# Charge on the surface of a sphere induced by a charge inside

## Main Question or Discussion Point

Im having trouble convincing myself that a charge located anywhere inside a conducting sphere will create an induced charge on the surface of the sphere with an electric field that is completely uniform. This doesnt make much sense to me.

Also same with how the electric field inside solid conductors is zero, but to a lesser degree(i get the idea that the induced charge will cancel out the initial field, but im still kinda unsatisfied)

Do i just have to deal with it and go on until i get into more advanced stuff, or is there some kinda explanation/proof for it?

Related Other Physics Topics News on Phys.org
The excess electrons repel each other, so they want to get as far away from each other as possible. To do this they move to the surface of the conductor.
I guess this makes sense if the charge of a conductor is negative, but if the charge is positive does that mean protons are moving to the surface?
the charge in a hollow sphere explanation didnt make much sense either

jedishrfu
Mentor
No, I think the positive charge causes the electrons to move inward leaving a more positive charge on the outside.

still doesnt help me much. the page you showed me was pretty much the same explanation that griffiths introduction to electrodynamics gave. Oh well im moving on as im guessing the only way this could be proven is by studying the quantum mechanics of the individual atoms.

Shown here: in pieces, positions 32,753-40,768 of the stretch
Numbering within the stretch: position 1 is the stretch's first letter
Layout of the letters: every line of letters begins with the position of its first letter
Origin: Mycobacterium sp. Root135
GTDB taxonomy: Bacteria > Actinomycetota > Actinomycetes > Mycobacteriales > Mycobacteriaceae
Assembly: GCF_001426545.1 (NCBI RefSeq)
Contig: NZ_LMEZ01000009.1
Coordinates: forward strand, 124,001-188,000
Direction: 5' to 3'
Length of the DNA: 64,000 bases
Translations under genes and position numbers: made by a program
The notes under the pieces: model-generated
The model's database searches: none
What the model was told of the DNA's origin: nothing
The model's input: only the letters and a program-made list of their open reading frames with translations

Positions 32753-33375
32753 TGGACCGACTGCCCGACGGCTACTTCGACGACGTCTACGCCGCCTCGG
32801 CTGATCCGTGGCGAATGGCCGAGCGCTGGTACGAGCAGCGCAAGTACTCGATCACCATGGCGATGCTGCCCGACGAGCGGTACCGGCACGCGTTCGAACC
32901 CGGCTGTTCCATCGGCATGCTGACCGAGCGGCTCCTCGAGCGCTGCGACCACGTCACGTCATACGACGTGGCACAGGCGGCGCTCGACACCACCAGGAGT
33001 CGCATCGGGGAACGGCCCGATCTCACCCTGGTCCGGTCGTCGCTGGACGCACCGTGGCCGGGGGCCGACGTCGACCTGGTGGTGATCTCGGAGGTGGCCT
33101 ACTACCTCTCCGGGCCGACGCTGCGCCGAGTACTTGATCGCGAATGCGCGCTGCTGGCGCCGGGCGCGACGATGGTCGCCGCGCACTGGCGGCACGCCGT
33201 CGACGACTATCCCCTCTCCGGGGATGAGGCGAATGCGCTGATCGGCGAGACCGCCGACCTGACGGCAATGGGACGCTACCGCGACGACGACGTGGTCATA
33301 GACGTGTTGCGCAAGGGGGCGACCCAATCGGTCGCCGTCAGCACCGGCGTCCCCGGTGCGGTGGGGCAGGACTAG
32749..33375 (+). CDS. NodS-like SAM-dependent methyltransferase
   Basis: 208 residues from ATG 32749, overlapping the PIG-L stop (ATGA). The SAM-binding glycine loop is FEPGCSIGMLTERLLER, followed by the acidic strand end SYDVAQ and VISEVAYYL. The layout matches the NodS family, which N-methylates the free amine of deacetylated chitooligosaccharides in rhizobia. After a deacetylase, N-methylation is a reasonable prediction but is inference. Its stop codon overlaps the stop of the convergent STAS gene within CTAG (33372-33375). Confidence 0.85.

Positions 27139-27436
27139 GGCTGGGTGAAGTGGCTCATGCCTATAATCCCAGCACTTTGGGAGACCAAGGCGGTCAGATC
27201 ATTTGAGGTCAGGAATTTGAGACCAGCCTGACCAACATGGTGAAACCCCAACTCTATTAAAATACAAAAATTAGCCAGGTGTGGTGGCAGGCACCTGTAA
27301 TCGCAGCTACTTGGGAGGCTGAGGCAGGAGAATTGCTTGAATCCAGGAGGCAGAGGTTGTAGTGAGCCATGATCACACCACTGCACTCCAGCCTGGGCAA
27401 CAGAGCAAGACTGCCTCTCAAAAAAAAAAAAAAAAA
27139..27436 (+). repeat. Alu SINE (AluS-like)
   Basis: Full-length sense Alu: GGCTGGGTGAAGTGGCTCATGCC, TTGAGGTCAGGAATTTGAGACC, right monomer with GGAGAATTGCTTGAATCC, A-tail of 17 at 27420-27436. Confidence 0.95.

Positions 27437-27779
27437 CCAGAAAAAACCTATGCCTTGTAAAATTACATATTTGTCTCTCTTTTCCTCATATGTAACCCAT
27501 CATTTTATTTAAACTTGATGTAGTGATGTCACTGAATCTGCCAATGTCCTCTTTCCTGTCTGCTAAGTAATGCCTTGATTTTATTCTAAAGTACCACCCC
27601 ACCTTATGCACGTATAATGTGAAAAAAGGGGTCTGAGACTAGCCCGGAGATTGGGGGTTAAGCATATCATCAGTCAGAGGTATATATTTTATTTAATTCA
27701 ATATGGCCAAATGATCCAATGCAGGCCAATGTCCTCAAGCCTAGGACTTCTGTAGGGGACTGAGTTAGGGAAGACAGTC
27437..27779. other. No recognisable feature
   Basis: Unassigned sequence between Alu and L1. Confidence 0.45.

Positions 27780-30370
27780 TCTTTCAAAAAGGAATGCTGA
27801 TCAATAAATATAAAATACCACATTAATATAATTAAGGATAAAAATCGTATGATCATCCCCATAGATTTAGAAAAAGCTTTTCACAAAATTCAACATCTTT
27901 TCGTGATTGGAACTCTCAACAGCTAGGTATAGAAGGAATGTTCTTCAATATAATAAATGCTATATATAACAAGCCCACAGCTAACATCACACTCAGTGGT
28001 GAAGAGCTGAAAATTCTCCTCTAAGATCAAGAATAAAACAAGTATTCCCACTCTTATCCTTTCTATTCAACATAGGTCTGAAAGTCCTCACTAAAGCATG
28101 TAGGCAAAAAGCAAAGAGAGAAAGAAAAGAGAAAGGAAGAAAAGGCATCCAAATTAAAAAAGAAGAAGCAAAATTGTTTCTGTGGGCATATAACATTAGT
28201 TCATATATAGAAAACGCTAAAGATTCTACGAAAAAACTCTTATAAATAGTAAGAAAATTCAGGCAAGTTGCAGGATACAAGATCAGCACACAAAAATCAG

I hate how physics cant be approached in a "theorem by theorem" or even an axiom by axiom approach

Doug Huffman
Gold Member
Have you ever noticed those spheres on charge bleeder 'lightning rods', what do you imagine they are doing, or do you think they're just decorative?

Hmm, i tried looking for some kind of designs for them but couldnt find any.
Also, a (somewhat) unrelated item:
I was playing around with a program i made that numerically calculates the e field due to a surface charge, and i found that on the surface itself the e field is tangent to the surface. I understand that on the surface the e field will be approaching zero. (while out side it will be inverse square proportional in distance to the center of the sphere)
but this got me thinking, what is the e field ON the surface itself?

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also, i used the surface of a torus (with uniform charge density)
the first photo shows the outside of the torus which looks right, but inside the E field inside is clearly not zero.
does this mean i did something wrong?

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